Them Bones

Look at enough photographs and it’s inevitable that, at some point, you’ll find yourself pondering mortality and photography’s relationship to death. Because the medium so effectively captures fragments of lives, events, and data that have come and gone, you’re always looking at and trying to make sense of something that’s over, finished, part of the past.

Writers—particularly those fascinated by the power of photographic imagery—tend to dwell on the theme. “All those young photographers who are at work in the world,” Roland Barthes reminds us in his classic book, Camera Lucida (1981), “determined upon the capture of actuality, do not know that they are agents of death.”

“In front of the photograph of my mother as a child,” he goes on to write, “I tell myself: she is going to die: I shudder…over a catastrophe which has already occurred. Whether or not the subject is already dead, every photograph is a catastrophe.”

Susan Sontag, too, in her seminal 1973 book, On Photography, saw clear connections between photography and death. “At the very beginning of photography, the late 1830s,” she wrote, “William H. Fox Talbot noted the camera’s special aptitude for recording ‘the injuries of Time’ . . . . Photography is the inventory of mortality . . . . Photographs state the innocence, the vulnerability of lives heading toward their own destruction, and this link between photography and death haunts all photographs of people.”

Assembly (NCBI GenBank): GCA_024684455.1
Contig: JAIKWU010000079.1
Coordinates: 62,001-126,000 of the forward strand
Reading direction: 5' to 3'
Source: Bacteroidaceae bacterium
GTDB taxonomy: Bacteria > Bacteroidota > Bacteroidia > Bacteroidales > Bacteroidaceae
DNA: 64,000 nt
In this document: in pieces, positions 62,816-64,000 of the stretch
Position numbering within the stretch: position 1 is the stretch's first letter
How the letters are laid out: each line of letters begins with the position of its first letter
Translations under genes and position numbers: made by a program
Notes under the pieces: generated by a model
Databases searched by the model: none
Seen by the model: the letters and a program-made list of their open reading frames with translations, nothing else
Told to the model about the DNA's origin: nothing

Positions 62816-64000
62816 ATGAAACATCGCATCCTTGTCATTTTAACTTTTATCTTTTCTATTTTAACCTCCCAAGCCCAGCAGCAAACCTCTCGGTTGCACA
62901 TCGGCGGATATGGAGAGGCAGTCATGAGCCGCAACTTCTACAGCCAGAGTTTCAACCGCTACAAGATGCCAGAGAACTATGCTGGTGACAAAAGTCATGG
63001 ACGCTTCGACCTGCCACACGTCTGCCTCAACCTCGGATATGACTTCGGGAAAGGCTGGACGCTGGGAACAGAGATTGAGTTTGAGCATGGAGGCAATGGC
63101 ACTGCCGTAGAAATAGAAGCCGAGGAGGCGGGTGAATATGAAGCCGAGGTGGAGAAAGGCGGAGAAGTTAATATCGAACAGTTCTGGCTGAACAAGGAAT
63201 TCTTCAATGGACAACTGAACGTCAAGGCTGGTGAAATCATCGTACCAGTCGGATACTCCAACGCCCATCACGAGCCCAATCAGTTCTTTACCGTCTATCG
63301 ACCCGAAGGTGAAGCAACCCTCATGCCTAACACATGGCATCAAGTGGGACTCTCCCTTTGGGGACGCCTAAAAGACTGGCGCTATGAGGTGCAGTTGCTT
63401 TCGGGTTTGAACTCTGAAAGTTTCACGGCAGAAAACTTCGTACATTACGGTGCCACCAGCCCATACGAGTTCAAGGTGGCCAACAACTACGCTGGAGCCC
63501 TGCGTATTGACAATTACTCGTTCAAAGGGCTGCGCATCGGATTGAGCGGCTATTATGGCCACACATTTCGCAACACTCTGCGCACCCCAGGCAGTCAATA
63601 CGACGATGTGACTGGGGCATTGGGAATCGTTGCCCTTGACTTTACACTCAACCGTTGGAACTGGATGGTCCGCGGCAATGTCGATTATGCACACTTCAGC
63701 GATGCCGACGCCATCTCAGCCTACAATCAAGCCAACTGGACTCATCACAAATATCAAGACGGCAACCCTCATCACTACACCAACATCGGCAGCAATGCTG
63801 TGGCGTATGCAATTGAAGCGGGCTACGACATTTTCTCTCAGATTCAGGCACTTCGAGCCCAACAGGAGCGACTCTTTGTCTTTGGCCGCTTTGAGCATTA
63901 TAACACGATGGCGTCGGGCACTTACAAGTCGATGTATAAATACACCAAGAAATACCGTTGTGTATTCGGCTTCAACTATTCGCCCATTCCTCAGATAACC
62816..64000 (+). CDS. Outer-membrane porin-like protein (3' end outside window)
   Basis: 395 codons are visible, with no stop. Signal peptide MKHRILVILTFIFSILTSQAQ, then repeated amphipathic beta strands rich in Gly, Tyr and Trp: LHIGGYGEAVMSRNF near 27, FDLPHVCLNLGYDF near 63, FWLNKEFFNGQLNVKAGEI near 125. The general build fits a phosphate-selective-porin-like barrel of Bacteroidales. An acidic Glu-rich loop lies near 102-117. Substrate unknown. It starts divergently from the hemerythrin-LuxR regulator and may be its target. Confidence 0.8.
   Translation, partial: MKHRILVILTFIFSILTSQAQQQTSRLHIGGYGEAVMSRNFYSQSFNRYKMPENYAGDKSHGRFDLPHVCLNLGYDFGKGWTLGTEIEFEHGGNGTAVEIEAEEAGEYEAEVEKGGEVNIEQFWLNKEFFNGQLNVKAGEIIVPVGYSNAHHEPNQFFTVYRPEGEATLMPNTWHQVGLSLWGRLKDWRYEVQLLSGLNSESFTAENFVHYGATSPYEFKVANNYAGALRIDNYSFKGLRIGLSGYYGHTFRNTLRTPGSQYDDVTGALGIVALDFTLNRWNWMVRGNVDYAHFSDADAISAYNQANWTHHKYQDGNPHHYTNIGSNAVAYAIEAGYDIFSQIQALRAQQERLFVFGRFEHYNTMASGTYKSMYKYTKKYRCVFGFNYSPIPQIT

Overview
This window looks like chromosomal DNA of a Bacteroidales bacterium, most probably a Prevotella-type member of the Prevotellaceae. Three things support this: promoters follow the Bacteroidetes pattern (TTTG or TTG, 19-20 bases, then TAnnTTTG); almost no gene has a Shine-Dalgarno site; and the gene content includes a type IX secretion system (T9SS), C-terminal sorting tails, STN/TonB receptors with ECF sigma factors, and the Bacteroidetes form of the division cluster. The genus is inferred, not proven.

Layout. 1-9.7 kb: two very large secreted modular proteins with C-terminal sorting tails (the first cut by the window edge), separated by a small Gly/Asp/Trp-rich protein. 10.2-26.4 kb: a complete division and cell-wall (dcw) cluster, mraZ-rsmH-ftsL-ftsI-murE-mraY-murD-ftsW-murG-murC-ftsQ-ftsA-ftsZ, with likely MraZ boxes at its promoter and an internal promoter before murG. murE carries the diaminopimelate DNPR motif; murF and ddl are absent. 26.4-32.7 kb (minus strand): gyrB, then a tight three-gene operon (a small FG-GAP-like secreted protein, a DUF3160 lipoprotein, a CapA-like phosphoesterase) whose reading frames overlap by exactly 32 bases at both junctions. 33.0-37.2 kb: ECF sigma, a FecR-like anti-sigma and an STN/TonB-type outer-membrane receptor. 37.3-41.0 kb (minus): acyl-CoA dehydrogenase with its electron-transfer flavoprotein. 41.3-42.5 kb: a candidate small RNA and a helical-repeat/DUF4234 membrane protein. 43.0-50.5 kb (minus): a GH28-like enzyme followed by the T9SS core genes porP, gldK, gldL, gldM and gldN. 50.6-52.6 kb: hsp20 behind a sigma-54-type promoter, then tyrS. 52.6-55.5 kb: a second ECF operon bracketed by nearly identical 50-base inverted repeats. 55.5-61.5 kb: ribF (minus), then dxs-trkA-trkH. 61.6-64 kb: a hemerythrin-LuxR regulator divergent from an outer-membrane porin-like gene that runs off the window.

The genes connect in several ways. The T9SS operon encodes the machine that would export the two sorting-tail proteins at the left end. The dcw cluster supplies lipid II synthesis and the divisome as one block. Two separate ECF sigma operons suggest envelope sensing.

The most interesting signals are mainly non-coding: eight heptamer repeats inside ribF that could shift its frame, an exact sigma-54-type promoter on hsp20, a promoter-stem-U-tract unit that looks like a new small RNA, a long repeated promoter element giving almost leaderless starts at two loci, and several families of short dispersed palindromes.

This image presents evidence that a tire iron may have been the instrument used to produce a pattern

Humbly acknowledging photography’s utility in assessing “the injuries of Time,” we asked Douglas Ubelaker—curator and senior scientist at the Smithsonian Institution’s National Museum of Natural History, who has published extensively on forensic anthropology—to write about the pivotal role photography plays in identifying human remains and providing invaluable courtroom evidence.

Fascinated as we are with images of our lives, we’re equally and understandably obsessed with images about death, as the continued popularity of the darkly comedic TV show Bones, about a forensic anthropologist, attests. As Ubelaker reminds us, images that are made and used by forensic anthropologists have radically transformed science and the legal system. To get a sense of how and why that’s happened, click here.

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